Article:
The ammunition being criticised in the new Army report includes 23-mm air defence shells, artillery shells, 125-mm tank rounds and different calibres of bullets used in infantry assault rifles.


‘POOR QUALITY’ AMMUNITION


The Army report accessed by India Today highlights the ‘poor quality production’ at the OFB, quantifying the losses both in monetary resources as well as human life due to accidents caused by faulty ammunition.


“Lack of accountability and poor quality of production results in frequent accidents. This results in injuries and deaths of soldiers. On an average, one accident takes place per week,” says the report that has been shared with the MoD, including accident and casualty figures.


There have been 403 accidents related to faulty ammunition since 2014, though the numbers of accidents have steadily reduced. From 114 accidents in 2014, the number reduced to 53 by 2017, rose again to 78 in 2018, and dipped once again to just 16 in 2019. But the human casualty figures are far more disturbing.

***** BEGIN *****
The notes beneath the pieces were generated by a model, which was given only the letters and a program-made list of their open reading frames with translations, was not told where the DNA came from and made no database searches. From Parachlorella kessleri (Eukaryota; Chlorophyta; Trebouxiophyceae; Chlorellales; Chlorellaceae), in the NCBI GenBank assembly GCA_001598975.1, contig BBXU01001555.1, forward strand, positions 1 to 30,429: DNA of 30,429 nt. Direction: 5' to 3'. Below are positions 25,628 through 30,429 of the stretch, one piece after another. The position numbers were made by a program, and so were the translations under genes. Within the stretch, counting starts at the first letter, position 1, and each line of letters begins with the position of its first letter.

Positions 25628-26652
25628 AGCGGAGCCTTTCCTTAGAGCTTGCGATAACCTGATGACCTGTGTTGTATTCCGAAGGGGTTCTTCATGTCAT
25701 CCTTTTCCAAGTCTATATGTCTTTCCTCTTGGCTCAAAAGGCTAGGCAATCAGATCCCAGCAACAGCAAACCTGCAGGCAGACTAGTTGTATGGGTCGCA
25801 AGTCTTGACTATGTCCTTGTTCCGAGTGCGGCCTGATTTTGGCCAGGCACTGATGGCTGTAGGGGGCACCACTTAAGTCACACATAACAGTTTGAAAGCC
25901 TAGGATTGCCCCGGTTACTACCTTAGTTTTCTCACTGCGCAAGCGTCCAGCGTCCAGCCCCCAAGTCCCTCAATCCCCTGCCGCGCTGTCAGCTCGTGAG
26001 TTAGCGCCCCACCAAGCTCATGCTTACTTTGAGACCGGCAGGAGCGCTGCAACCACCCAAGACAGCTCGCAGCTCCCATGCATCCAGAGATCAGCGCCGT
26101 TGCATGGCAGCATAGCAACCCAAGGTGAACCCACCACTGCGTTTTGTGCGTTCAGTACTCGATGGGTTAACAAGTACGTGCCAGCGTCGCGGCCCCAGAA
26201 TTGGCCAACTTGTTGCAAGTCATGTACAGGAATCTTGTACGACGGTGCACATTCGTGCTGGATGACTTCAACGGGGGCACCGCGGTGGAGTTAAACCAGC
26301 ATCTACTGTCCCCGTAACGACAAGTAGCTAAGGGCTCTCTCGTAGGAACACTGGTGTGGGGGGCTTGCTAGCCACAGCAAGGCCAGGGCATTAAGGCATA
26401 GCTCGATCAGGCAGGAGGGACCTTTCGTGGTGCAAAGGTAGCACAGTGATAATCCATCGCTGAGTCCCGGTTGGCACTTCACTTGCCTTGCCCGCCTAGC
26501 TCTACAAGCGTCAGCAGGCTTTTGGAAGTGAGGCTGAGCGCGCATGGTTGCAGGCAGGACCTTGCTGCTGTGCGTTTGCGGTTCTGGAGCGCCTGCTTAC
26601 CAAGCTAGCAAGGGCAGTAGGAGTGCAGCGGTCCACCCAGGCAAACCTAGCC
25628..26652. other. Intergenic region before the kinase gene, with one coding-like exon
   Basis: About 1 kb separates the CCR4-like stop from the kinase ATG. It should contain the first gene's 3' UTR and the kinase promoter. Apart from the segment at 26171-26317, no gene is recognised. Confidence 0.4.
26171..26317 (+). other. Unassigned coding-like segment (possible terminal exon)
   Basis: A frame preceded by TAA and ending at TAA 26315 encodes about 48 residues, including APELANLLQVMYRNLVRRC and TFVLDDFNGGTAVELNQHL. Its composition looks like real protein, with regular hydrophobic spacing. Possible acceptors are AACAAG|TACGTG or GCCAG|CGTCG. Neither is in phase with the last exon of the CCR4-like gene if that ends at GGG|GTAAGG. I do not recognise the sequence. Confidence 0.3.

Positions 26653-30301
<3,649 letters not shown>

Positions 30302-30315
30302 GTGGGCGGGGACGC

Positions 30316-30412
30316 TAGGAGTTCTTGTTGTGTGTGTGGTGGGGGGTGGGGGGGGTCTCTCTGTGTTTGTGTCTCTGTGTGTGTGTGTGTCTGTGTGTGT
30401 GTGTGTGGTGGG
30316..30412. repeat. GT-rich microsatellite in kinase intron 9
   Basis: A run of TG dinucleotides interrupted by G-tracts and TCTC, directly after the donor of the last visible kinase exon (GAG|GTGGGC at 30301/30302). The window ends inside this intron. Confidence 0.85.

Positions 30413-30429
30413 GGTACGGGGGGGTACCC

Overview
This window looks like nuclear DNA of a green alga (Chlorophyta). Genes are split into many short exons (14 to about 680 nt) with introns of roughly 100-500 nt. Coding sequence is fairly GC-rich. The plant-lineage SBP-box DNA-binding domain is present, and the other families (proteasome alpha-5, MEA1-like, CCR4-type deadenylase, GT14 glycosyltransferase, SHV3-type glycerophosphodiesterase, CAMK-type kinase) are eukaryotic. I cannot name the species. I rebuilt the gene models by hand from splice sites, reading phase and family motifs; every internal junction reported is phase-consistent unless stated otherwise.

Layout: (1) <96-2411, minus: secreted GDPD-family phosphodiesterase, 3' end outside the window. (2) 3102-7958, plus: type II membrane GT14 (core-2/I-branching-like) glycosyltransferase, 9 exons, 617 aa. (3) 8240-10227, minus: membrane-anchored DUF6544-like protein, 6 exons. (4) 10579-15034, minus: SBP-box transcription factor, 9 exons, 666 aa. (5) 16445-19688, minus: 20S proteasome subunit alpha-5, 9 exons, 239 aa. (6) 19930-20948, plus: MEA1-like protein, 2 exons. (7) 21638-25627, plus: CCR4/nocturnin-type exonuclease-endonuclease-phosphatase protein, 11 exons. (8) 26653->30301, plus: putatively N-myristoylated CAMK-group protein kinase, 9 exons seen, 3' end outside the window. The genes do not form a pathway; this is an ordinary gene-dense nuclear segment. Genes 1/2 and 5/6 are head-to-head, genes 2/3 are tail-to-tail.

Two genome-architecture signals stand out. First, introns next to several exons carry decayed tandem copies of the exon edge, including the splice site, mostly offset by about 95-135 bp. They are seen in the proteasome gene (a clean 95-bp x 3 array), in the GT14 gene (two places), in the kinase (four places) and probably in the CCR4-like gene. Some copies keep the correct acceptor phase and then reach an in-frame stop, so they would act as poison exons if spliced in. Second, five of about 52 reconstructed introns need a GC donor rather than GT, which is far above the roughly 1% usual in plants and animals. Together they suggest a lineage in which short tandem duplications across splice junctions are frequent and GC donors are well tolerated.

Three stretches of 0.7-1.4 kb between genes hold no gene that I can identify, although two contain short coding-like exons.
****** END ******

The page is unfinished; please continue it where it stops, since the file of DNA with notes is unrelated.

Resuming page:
Listed under the heading ‘Casualties due to OFB manufactured ammunition and armament’, the report notes 27 troops and others have been killed in faulty ammunition accidents since 2014, with 159 being seriously injured, including permanent disabilities and loss of limbs.


There have been 13 accidents so far in 2020, though none of them has resulted in a death.


Calculating Rs 960 crore as the monetary write-off as a result of faulty OFB ammunition since 2014, the Army report notes that Rs 658.58 crore worth was disposed of within the ammunition’s shelf life between April 2014 and April 2019, while 303.23 crore worth of mines were disposed of within their shelf life following a major ammunition depot fire in Pulgaon, Maharashtra in 2016.


‘MINI-OFB’ TYPE SUPPLIERS NEEDED


The Army’s exasperation with OFB supplied ammunition has simmered over decades, reaching a breaking point in the last two years, forcing an effort to approach the Indian private sector to meet ammunition needs. But as India Today reported earlier this month, the Army has pulled the plug on five of seven proposals that would have seen private firms step in to keep ammunition supplies running.